It is an unfortunate truth that many people, regardless of age, gender, race, size or appearance, will one day need to protect themselves from attack. In those instances, there is no substitute for defensive training or the study of a martial art. Trained or not, everyone should know the first basic tenet of self-defense: the best way to keep yourself safe in a fight is to avoid getting into one in the first place.
Below are tips on how to avoid an altercation before it becomes dangerous. With a cool head, alertness, and a willingness to walk away, you can typically prevail in many situations.
Many people don’t see danger coming until it’s too late. It’s possible to take measures to avoid conflict, but you have to be aware of your surroundings, observe the general attitude and behavior of the people around you, and recognize the signs of an impending conflict.
If the setting feels tense, especially if the mood came on suddenly, make a mental note of the exits and quickest ways to them. Pay attention to the body language of the individuals around you. If someone is encroaching on your personal space, trying to separate you from others, or takes an aggressive stance, it may be a sign of ill intentions.
Watching for these signs is especially important in situations involving the consumption of alcohol or drugs. Alcohol can dampen your awareness. If the attacker has been drinking, or is under the effect of other substances, they might not be behaving logically. It may be harder to reason with them.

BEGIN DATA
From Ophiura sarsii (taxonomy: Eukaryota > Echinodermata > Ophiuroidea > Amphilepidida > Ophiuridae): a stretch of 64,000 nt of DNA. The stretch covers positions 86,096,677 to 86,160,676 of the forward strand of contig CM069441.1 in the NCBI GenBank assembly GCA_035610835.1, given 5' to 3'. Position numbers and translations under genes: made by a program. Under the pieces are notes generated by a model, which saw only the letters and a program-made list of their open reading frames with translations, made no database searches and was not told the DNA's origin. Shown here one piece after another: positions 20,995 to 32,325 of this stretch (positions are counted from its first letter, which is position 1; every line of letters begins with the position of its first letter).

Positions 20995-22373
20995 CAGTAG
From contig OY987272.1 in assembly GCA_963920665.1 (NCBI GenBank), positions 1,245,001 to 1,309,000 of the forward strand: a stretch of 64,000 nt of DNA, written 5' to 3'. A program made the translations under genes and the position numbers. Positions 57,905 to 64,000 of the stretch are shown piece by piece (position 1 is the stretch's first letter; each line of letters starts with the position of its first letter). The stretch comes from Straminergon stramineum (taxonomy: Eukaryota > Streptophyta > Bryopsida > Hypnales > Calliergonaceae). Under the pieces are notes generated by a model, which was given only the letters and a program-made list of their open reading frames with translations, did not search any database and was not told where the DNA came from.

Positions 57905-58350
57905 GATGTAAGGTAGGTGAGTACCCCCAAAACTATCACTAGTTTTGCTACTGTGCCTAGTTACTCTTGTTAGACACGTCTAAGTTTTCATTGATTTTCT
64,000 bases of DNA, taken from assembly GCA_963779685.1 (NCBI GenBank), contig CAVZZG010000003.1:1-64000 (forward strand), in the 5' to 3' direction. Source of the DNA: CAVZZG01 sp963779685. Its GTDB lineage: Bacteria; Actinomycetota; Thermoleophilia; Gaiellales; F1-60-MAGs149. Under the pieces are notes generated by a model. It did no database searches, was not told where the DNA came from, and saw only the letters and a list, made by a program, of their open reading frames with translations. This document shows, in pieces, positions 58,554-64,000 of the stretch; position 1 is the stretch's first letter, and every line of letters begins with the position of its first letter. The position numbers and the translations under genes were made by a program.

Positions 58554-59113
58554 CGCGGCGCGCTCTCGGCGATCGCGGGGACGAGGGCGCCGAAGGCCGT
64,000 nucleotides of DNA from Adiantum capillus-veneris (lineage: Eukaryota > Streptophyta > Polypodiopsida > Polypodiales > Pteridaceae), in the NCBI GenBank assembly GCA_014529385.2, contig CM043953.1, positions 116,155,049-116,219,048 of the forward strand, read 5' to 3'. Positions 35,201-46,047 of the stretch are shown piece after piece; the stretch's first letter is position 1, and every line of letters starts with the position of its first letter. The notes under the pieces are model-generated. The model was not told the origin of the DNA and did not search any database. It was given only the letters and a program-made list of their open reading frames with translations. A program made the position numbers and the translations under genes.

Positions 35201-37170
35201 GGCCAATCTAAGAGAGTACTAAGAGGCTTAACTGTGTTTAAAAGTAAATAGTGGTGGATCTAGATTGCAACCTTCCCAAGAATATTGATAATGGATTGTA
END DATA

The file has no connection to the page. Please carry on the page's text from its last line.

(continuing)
Adrenaline and Self-Defense
Human biology has a natural “fight or flight” mechanism. Trying to resist that instinct is a bad idea, and can result in you freezing up. A rush of adrenaline is caused by the onset of danger. This can have debilitating effects on your ability to remain calm and remember your training. Even black belts in multiple martial arts have reported succumbing to adrenaline when attacked without warning.
Remind yourself to take steady breaths. Use the rush of adrenaline to your best advantage: flee the situation. It is ALWAYS better to escape than risk a fight. Your flight may be enough to deter your assailant from further pursuit.
Let’s face it: it’s easier and less painful to recover from a bruised ego than a bruised face (or worse). If you remain calm and aware in a difficult situation, you have a better chance of de-escalating. Most people don’t want to fight, but will be more likely to take a swing at you if you respond with taunting bravado or insults. Just remain calm. Communicate with respectful confidence. You can use the time spent talking to stall long enough to find an escape route.
These methods are not foolproof. Situational awareness can fail us. In the face of adrenaline we may not be able to de-escalate an aggressor. Humans are unpredictable creatures. Even your best efforts to avoid conflict may fall flat.
In these cases, it pays to have self-defense training as a backup plan. Century Martial Arts will help you prepare, by providing all of your safety and training equipment needs. Check out our various self-defense products and additional training basics.